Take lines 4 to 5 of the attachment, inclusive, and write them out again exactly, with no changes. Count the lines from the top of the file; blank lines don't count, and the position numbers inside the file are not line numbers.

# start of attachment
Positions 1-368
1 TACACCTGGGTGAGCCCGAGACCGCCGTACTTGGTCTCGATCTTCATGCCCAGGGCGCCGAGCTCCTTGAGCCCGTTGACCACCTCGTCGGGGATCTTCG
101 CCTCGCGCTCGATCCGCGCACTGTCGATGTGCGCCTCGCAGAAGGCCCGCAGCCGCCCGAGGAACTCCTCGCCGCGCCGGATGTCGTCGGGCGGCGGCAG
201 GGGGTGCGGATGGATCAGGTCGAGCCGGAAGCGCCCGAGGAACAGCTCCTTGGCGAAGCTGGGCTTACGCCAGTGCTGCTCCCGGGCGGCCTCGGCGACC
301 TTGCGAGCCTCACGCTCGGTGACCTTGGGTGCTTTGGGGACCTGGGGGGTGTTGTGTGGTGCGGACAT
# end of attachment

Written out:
201 GGGGTGCGGATGGATCAGGTCGAGCCGGAAGCGCCCGAGGAACAGCTCCTTGGCGAAGCTGGGCTTACGCCAGTGCTGCTCCCGGGCGGCCTCGGCGACC
301 TTGCGAGCCTCACGCTCGGTGACCTTGGGTGCTTTGGGGACCTGGGGGGTGTTGTGTGGTGCGGACAT